have been intended as a straight-ahead scarefest. Too bad. Dead
Birds is full of da-DA! moments where the annoying and incessant
score blares as a sudden cut puts some “shocking”
image two inches from the camera’s lens. Doesn’t horror
requires at least a smidge of subtlety? Why do filmmakers confuse
“scare” with “startle”? Dead Birds
all but jumps out of closets and yells BOO! This movie was laughably
bad horror but not laughable enough to achieve cult humor status.
Bummer. I interviewed the director after, and he’s such
a sweet guy that I wished I could say something nice about the
movie. Wait! Henry Thomas was his usual sweet
self, and fun to watch. There, I said something nice.
Today I went to the Alamo South to see Troop 1500, but
it sold out. It shows again on Saturday at the Paramount, so no
worries, I’ll get to see it.
The hot-hot rumor, surely one of the most ill-kept secrets ever,
is that tonight’s TBA movie is an encore screening of The
Aristocrats, which showed at midnight on Friday. So here
I am instead of at a party, making up for what I missed on opening
night, standing in line chatting with Paul Stekler,
whose Last Man Standing I so admired at last year’s
SXSW. After this, I ambitiously plan to hightail it to the Alamo,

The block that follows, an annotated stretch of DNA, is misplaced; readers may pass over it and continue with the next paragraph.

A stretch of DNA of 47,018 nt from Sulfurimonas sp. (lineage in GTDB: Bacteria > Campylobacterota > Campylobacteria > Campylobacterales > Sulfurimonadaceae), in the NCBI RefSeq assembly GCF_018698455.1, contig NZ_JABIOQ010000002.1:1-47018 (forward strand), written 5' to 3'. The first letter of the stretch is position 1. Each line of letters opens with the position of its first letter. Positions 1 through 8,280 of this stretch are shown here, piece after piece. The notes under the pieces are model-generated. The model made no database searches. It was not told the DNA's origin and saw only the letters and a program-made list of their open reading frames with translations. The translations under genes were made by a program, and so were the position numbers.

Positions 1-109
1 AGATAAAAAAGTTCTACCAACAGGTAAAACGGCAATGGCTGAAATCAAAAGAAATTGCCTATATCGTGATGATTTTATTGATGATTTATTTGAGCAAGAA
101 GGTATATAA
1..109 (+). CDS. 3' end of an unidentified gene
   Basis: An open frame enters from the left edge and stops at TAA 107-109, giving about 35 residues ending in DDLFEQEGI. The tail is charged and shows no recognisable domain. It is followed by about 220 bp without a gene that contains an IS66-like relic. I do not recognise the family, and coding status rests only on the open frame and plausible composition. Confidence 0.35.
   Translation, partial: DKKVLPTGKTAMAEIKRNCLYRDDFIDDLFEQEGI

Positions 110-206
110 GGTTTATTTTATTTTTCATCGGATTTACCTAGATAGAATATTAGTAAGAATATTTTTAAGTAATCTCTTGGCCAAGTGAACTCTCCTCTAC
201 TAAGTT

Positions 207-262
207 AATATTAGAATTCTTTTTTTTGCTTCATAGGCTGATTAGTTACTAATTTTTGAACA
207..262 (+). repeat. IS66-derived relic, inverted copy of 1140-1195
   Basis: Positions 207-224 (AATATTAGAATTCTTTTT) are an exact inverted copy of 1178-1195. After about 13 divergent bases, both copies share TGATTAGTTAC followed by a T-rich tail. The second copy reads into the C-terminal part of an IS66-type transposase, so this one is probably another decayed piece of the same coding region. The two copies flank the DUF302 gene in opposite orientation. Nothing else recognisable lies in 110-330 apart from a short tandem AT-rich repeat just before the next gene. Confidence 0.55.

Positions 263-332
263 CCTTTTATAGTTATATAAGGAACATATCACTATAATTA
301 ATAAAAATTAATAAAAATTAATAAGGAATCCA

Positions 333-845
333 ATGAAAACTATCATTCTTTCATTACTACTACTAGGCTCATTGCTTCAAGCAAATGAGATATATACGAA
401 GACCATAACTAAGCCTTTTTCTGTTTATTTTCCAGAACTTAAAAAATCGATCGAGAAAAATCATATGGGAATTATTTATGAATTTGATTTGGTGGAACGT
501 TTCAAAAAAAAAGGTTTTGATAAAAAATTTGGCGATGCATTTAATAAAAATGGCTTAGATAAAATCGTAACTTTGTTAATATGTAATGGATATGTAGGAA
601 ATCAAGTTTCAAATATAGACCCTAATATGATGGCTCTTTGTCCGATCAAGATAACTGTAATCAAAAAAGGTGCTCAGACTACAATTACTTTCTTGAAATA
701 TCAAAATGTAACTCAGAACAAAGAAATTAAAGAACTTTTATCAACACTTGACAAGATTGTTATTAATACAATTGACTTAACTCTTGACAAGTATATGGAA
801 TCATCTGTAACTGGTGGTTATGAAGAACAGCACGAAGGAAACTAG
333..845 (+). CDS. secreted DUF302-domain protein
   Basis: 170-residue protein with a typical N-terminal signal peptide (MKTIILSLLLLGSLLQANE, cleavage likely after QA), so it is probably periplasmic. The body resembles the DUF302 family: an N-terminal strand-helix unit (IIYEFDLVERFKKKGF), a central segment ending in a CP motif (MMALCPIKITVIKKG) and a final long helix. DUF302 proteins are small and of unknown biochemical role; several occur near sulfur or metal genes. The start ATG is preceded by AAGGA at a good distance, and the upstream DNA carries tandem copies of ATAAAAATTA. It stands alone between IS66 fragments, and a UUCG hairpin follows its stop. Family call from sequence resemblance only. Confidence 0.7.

to get in line for Dead Birds at midnight.
distribute The Aristocrats, which is surely an NC-17
movie (it’s not what you see, it’s what you hear).
Yes, it was damn funny, but not because of the joke. As many comics
pointed out during the film, the joke itself just ain’t
that funny. It’s all about the teller and the telling, not
the tale. Standout tellings include the one by the card trick
artist, who illustrated his version by having appropriate card
leap out of the deck; Kevin Pollak’s piss-yourself-funny
imitation of Christopher Walken telling The Aristocrats;
and a perfectly understandable version done by a mime. Needless
to say, a joke of this sort brings to the audience a dimension
of personal psychology that may be well beyond what you want to
know about these comedians. But there’s also some quasi-scholarly
comedic musing on why and how the joke works. Particularly interesting
is the discovery that the joke works much much better in its negative
form, where the performers’ act is a model of gentility,
with a vulgar label. But really, it’s the varied tellings
that amuse, not the material, and Penn Gillette has assembled